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Hyaluronic Acid Injections For Osteoarthritis

Posted on April 1, 2024 by Henry Ford Health Staff

More than 55 million adults in the U.S. are affected by osteoarthritis, the most common form of arthritis. It occurs when the connective tissue (cartilage) covering the bones in the joints breaks down and wears out. People with osteoarthritis experience pain, stiffness and swelling in their joints. 

There is no cure for osteoarthritis. While the condition can worsen over time, nonsurgical and surgical treatment options can relieve symptoms. Doctors usually first prescribe medications, cortisone injections and physical therapy. Surgery to replace joints is an option for people who have more severe joint damage or when conservative treatments don’t bring relief. 

Hyaluronic acid injections, also called viscosupplementation injections or lubricating shots, are another treatment option. “Some people don’t respond to other treatments and want to avoid or are not candidates for surgery. If these individuals have mild to moderate osteoarthritis, hyaluronic acid injections may relieve their symptoms,” says Eddie El-Yussif, D.O., an orthopedic surgeon at Henry Ford Health.

How Do Hyaluronic Acid Injections Work?

Hyaluronic acid injections help slow the progression of osteoarthritis by:

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  • Lubricating the joint: Osteoarthritis causes loss of synovial fluid, which lubricates joints. Hyaluronic acid is a natural component of this fluid. These injections contain a synthetic form of hyaluronic acid to replenish the lubricating fluid that helps the joint move more easily.
  • Reducing inflammation: The injections contain medication to reduce joint inflammation and relieve pain and swelling.
  • Repairing damaged cartilage: Hyaluronic acid injections stimulate cartilage cells (chondrocytes) to produce more natural hyaluronic acid and other substances to support joint health.

Dr. El-Yussif notes that some people may benefit from alternating cortisone and hyaluronic acid injections. “Cortisone injections may relieve pain faster but typically last only two to three months. Continued use of corticosteroid injections can also have a negative effect on cartilage and the body’s hormonal system, such as the adrenal gland.”

Cortisone injections also increase blood sugar (glucose) levels. Hyaluronic acid injections don’t affect blood sugar, making them a better alternative for people with diabetes. They may also provide pain relief for longer than cortisone—up to six months.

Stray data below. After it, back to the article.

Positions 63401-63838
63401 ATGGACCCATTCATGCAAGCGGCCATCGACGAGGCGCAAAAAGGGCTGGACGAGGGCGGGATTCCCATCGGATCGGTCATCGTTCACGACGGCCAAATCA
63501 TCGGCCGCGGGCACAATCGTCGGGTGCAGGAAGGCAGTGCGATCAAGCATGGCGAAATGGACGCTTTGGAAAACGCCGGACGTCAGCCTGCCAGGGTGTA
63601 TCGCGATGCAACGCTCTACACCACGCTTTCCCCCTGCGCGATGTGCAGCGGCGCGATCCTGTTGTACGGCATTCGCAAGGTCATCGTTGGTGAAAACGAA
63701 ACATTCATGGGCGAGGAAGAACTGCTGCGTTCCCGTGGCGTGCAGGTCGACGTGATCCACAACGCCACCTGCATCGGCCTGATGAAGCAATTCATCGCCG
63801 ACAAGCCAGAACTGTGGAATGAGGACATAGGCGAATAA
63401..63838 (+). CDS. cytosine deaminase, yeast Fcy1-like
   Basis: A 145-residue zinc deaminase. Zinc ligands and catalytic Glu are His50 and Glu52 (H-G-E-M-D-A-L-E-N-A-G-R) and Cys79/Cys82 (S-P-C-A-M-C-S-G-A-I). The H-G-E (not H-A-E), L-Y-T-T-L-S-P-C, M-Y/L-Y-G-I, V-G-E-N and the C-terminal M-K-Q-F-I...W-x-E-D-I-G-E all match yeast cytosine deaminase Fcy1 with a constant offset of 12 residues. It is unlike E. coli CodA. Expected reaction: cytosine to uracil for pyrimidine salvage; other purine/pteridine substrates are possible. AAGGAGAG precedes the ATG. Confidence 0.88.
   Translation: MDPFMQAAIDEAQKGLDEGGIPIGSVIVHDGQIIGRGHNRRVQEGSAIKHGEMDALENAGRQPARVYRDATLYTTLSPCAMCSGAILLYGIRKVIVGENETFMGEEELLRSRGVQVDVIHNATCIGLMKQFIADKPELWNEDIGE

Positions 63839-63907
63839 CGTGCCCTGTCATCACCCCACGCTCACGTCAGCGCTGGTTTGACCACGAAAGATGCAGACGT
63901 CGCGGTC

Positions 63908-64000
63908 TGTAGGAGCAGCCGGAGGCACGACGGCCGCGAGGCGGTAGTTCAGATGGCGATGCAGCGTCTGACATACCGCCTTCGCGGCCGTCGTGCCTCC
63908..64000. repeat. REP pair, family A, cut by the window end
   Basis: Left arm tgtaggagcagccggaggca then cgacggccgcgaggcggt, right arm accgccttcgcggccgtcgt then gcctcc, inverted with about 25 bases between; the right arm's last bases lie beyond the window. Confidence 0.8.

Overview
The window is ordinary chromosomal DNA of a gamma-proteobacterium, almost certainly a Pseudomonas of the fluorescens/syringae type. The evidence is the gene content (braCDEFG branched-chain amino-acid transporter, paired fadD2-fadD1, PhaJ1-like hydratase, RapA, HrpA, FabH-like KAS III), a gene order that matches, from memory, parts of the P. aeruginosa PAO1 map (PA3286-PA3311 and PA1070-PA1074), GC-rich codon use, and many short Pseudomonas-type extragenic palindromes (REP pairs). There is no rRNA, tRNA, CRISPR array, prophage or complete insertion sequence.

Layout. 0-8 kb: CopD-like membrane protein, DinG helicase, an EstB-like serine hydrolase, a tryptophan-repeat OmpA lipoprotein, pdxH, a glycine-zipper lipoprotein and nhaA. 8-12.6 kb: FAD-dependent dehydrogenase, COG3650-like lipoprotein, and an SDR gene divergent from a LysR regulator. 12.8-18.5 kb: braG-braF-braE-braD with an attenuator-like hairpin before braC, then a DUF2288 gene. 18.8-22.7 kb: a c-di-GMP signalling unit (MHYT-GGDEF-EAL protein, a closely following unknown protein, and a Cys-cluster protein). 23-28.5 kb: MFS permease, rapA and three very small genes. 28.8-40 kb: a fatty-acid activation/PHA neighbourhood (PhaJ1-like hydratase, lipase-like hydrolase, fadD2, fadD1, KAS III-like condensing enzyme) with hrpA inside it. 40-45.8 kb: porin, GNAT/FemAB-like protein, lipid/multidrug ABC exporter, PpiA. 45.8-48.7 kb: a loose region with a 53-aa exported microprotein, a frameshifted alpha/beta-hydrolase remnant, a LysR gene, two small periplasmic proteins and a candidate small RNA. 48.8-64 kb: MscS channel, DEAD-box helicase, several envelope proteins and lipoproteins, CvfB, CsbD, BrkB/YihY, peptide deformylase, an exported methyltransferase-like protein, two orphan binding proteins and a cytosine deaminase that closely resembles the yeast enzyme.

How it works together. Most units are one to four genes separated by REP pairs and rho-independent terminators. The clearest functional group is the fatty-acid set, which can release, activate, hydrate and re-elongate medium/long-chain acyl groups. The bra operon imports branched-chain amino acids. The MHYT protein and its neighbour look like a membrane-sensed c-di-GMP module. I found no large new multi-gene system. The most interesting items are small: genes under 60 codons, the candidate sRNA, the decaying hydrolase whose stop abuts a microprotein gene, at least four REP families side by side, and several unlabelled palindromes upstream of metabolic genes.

Who Are Hyaluronic Acid Injections For? 

Research on the effectiveness of hyaluronic acid injections is mixed. Some studies show the injections are effective, while others suggest they offer minimal benefit. 

In 2021, the American Academy of Orthopedic Surgeons recommended against routine use of hyaluronic acid injections for osteoarthritis. Yet they do acknowledge that some patients may still benefit from the injections. 

These injections are not an effective treatment for people with severe or bone-on-bone arthritis. But they may be an alternative for people with milder symptoms who haven’t gotten relief from other therapies.

Hyaluronic acid injections also provide an alternative to surgery. For example, some people with osteoarthritis in the knee may be unable to take time off work for knee replacement surgery. Other people may not be candidates for surgery because of serious health conditions such as major heart disease. “Hyaluronic acid injections offer these individuals another treatment that may improve their quality of life,” says Dr. El-Yussif.

Hyaluronic Acid Injection Side Effects 

The most common side effect of hyaluronic acid injections is pain in the joint or at the injection site. This discomfort often improves in one to two days.

These injections aren’t suitable for everyone. For example, some hyaluronic injections contain byproducts of eggs and poultry, which may cause allergic reactions in some people. The injection is also not recommended for people with any active infection in their joints or other parts of their body. 

“Pain and stiffness from osteoarthritis can interfere with your ability to go about your daily routine. Your doctor can help determine whether hyaluronic acid injections may be appropriate for your treatment plan,” says Dr. El-Yussif. “Taking certain supplements, managing your weight and exercising can also help relieve joint pain.”

Reviewed by Eddie El-Yussif, DO, FAAOS, an orthopedic surgeon who sees patients at Henry Ford Macomb Health Center - Chesterfield and Henry Ford Orthopedics - Seville in Clinton Township. 

Categories : MoveWell

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